Hillary Clinton ranks among the best-prepared candidates ever to seek the presidency. Not only is she a Yale-educated lawyer, a former U.S. senator and a former secretary of state, she actually served in the White House for eight years. On top of that, she’s a wonk who relishes the mechanics and details of government policies and foreign relations.
The Clinton campaign objects to talk of a media blackout. It says the Democratic nominee has given some 350 interviews while on the campaign trail, but a National Public Radio analysis of those found that only 101 involved national news networks and more than 100 were with local radio stations.
Of course, Clinton’s reluctance to hold an open-ended, back and forth with well-informed reporters isn’t about her being shy. It’s about her being shrewd. The more Donald Trump talks, the better “President Hillary Clinton” sounds. It makes sense to stay quiet and stay out of the way as Trump contradicts himself or insults another group.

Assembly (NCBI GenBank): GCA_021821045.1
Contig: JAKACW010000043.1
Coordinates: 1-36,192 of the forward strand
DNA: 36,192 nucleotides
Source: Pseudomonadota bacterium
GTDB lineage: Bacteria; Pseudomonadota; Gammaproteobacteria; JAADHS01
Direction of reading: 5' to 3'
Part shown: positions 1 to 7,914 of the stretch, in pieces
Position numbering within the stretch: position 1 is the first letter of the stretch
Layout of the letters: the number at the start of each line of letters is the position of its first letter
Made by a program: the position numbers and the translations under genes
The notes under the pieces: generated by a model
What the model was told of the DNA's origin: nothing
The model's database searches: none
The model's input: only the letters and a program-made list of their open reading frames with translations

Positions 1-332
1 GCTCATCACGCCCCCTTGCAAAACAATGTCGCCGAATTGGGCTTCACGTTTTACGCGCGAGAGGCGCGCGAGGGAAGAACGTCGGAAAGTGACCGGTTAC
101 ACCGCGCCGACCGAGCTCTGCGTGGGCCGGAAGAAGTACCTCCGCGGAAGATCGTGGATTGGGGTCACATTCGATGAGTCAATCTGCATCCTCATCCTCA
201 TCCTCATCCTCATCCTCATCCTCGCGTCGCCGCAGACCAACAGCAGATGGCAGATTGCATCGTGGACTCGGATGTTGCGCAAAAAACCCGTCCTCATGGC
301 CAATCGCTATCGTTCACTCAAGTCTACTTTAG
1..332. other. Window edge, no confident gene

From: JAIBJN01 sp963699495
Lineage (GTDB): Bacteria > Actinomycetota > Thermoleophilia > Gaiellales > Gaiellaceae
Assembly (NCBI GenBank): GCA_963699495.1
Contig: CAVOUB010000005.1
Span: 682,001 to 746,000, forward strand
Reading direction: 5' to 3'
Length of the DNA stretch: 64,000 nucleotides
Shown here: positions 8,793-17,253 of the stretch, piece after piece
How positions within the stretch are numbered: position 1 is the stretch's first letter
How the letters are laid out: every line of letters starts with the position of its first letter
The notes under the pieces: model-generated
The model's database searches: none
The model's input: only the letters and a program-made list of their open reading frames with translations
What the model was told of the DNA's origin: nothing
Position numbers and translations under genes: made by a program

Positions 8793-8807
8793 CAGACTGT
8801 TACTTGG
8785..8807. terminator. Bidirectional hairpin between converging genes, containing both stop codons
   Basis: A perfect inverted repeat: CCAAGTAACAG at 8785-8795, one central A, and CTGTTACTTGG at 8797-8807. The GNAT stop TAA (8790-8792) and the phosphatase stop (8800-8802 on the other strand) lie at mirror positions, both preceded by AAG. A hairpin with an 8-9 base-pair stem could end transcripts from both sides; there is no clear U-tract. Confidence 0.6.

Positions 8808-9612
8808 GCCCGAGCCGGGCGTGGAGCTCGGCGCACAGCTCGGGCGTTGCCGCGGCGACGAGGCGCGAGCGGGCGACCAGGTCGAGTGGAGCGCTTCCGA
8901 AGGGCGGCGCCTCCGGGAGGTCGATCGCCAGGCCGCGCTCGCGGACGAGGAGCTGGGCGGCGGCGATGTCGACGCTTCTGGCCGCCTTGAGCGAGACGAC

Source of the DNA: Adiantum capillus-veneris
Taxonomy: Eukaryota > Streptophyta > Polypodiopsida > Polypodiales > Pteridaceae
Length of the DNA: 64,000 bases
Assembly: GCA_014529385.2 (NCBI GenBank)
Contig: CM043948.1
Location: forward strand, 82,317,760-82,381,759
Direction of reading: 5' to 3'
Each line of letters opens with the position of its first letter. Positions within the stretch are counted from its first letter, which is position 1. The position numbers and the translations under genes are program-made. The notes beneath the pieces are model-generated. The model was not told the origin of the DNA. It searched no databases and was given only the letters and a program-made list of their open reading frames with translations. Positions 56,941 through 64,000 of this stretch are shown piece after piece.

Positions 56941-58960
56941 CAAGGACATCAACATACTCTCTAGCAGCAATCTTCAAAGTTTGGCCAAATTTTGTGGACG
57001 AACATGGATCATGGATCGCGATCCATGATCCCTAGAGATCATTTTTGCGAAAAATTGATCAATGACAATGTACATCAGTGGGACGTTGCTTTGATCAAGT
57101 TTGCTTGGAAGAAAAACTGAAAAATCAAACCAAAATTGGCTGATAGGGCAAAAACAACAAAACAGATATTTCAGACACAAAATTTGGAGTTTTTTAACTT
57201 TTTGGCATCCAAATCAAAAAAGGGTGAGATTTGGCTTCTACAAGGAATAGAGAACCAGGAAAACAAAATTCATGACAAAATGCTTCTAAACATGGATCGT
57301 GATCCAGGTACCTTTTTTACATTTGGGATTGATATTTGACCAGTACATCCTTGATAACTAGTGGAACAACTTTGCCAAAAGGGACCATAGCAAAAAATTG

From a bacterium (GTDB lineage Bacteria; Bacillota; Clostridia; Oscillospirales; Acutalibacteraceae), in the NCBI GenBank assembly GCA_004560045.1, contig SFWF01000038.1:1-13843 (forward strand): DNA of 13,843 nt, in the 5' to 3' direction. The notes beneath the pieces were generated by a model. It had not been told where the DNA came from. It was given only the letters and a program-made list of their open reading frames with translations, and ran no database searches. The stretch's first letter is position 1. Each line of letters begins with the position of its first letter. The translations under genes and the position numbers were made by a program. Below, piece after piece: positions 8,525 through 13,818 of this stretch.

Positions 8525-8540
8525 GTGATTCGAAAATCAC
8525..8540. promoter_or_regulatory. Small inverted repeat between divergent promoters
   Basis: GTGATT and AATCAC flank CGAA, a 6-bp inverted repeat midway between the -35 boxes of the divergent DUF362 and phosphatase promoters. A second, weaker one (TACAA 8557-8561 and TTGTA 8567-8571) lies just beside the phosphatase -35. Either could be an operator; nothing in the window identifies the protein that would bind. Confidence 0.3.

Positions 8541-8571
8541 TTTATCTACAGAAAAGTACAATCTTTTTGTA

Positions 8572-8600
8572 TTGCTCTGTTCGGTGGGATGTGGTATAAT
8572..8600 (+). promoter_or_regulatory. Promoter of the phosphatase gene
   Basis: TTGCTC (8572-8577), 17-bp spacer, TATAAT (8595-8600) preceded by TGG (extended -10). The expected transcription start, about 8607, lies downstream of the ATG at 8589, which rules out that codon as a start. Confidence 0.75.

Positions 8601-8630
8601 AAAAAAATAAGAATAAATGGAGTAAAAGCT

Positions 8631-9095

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But this strategy for becoming president may undermine Hillary Clinton’s ability to be a successful one. That the media feel shut out doesn’t matter by itself, but it does matter when the public feels a politician is ducking a traditional American test of one’s mettle.
President John F. Kennedy virtually invented the televised press conference. He held 64, an average of one every 16 days. He used them not simply to inform, but to show his ability to engage, take hard questions and show his knowledge and, not insignificantly, his wit and good humor.
The tonic of openness is especially important for Clinton. She is by nature wary of the media, which she feels tend to misconstrue her words and the words of her husband. But that defensive stance has only fed speculation and fostered the image of Hillary Clinton as one who can’t stand scrutiny (though, in truth, she has been far more scrutinized than most politicians).
Playing it safe may win Hillary Clinton the nation’s highest office, but it will deprive her of the nation’s highest confidence. If she wins without that, she’ll begin without what’s essential to be effective. She should take a chance and take questions. That’s the best way to answer the uneasiness about her guarded relationship with the media and, by extension, with the American people.